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Master List of New Directions Recommendations
Chapter 8

New Directions from the Field:
Victims' Rights and Services for the 21st Century

Recommendations for the Mental Health Community

The recommendations below, which appear in the May 1998 New Directions Report, have been reformatted for replication and distribution.

Crime-related psychological trauma is a major public health and mental health problem for our Nation. Violent crime puts a large number of Americans at risk for debilitating problems that can limit their ability to live productive, emotionally healthy lives. Due to the sheer number of Americans suffering from crime-related mental health problems, their treatment is one of the most pressing issues. To find workable solutions, the following recommendations for the Nation's mental health professionals are set forth by the field:
  1. The mental health community should develop linkages with crime victim compensation, victim assistance programs, and criminal and juvenile justice agencies to ensure that victims have access to adequate counseling or mental health treatment at each stage of the justice process, from the time the crime occurs through incarceration, pardon, parole, and appeals. Federal and State laws should be amended to ensure that government covers mental health counseling costs for crime victims throughout the criminal justice process and beyond in cases of long-term psychological trauma.

  2. Legislation should be enacted in every State and at the Federal level to ensure that designated victim counseling is legally privileged.

  3. Research on the mental health consequences of victimization and treatment of crime-related psychological disorders should be expanded.

  4. Initial and continuing education programs for mental health professionals should include education on the crisis, short- and long-term trauma issues arising from victimization and appropriate mental health treatment for crime victims and their families, including counseling options available to them. Training also should include information regarding the cultural diversity of victims, stressing the importance of responding with sensitivity to ethnic and cultural differences.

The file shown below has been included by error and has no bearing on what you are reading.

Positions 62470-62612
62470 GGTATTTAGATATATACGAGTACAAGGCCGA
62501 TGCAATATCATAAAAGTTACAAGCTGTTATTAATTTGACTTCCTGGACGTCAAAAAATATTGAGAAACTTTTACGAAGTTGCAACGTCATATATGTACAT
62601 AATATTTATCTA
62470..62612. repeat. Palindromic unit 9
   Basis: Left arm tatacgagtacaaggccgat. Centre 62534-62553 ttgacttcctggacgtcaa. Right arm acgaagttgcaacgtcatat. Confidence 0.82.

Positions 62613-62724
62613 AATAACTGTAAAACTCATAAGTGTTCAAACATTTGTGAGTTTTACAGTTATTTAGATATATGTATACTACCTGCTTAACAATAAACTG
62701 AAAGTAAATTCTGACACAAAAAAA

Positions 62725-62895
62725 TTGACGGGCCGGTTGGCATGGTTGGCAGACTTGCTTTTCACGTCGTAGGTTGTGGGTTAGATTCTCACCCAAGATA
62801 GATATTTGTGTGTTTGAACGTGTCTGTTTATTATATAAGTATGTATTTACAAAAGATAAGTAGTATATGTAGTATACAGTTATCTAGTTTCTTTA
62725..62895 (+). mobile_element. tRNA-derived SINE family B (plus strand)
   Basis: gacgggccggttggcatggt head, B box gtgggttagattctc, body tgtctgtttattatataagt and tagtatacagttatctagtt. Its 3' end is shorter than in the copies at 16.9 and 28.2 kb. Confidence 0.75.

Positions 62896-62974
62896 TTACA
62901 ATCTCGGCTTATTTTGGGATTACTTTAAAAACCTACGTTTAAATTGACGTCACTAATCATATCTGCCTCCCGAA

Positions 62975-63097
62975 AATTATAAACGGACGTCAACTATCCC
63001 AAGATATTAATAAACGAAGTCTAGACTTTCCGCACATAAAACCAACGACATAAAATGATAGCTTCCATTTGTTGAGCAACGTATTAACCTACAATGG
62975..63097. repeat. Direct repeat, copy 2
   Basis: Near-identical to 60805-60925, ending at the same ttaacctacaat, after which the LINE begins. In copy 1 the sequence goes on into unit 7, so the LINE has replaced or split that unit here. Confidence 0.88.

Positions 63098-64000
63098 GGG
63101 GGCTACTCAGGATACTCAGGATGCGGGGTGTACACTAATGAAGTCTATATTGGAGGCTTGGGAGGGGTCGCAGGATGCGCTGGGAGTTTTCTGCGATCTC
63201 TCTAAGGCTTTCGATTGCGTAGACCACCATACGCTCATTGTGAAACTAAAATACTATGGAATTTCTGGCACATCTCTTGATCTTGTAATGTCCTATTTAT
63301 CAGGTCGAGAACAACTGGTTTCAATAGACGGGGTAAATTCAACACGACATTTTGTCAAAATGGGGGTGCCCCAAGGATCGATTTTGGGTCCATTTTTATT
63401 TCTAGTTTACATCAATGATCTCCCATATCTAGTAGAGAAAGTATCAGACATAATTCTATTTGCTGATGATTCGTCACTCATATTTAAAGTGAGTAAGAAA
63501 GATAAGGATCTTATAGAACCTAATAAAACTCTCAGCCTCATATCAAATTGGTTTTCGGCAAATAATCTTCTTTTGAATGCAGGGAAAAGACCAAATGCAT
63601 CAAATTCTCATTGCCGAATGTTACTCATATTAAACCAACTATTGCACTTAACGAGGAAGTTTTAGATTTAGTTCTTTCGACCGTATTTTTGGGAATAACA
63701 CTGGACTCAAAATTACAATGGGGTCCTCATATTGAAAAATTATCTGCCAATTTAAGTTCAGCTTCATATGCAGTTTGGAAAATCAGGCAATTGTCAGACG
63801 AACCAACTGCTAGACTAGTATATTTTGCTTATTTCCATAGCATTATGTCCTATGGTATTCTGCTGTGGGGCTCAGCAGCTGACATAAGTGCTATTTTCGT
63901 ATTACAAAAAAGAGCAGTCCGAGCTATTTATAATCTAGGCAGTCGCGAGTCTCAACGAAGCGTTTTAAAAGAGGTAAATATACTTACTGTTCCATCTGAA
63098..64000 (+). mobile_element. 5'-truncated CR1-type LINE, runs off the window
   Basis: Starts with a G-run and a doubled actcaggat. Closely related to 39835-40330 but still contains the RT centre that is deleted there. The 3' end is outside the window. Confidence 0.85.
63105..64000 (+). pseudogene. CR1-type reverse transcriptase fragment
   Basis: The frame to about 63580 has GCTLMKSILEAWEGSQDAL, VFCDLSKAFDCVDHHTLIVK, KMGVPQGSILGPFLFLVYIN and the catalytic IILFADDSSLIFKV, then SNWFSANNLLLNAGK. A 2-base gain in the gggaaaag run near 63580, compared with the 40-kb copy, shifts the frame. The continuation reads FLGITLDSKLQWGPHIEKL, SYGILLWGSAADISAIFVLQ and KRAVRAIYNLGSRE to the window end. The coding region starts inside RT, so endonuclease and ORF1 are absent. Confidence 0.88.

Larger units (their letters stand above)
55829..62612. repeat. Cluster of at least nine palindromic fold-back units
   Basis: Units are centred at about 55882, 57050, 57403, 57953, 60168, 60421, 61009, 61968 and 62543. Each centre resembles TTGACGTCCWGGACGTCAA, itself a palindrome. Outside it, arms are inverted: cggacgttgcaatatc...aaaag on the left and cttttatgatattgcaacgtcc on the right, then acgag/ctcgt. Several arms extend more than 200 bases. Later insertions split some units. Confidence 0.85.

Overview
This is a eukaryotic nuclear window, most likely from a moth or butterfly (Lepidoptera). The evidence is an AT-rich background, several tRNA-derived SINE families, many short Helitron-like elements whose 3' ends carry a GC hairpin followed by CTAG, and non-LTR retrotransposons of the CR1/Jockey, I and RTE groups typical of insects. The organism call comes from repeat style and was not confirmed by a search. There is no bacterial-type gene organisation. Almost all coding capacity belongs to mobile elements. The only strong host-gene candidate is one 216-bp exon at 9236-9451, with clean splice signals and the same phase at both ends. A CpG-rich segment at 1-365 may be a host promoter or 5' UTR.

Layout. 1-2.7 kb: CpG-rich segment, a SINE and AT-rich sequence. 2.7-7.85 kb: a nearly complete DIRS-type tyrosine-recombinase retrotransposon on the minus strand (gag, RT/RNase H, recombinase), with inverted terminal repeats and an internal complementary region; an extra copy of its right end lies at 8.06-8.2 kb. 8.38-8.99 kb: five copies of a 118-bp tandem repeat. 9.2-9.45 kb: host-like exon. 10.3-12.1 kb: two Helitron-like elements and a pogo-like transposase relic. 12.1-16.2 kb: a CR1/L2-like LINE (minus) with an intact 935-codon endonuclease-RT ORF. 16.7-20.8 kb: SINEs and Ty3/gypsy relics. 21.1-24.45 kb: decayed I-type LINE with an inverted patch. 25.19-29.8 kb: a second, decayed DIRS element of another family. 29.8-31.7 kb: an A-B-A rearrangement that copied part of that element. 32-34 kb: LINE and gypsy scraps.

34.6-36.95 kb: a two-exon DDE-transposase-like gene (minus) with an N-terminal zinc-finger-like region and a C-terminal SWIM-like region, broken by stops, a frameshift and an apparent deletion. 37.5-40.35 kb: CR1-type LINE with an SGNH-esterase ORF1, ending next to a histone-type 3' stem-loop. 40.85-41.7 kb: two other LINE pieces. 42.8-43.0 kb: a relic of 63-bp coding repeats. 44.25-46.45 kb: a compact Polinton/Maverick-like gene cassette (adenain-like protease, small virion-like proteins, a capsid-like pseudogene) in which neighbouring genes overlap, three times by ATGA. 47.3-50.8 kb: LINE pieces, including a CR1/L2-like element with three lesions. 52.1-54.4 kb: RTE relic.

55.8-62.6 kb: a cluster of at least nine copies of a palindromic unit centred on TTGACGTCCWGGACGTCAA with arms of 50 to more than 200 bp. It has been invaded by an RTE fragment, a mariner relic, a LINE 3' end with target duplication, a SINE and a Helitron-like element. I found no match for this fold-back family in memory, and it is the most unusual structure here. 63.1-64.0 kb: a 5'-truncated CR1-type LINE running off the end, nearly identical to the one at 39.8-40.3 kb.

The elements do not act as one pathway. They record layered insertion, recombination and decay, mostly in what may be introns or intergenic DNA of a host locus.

5. Interventions and counseling services should be developed for victims with multiple mental health problems. Special attention should be given to individuals suffering from repeat or chronic victimization and individuals with limited access to financial, social service, and health care resources.

  6. Greater emphasis should be placed on mental health treatment for child victims and witnesses, including preventive interventions that focus on reducing the risk of subsequent mental health problems, antisocial and violent behavior, substance abuse, and revictimization.

  7. Insurance companies and managed health care companies should provide coverage for targeted mental health treatment for crime victims.

  8. Mental health providers should recognize the healing benefits that participation in support groups can provide for many crime victims and provide referrals to these programs when appropriate.

  9. Mental health providers should help victims of crime become involved in community service programs when this type of work can assist in the healing process.

  10. Mental health professionals should assist in identifying secondary victims of crime and ensure that they receive appropriate counseling and mental health services.

  11. Mental health professionals should work with multidisciplinary teams of other trained crisis interveners, including victim service providers, law enforcement officers, emergency medical responders, and clergy, to respond to violent incidents and help communities prepare crisis response protocols.

  12. Reciprocal referral systems should be established among victim service providers, crisis interveners, counselors, mental health professionals, and justice practitioners.

  13. Community mental health centers should participate in communitywide networks of victim services and crisis response planning, protocols, and services.

New Directions from the Field: Victims' Rights and Services for the 21st Century
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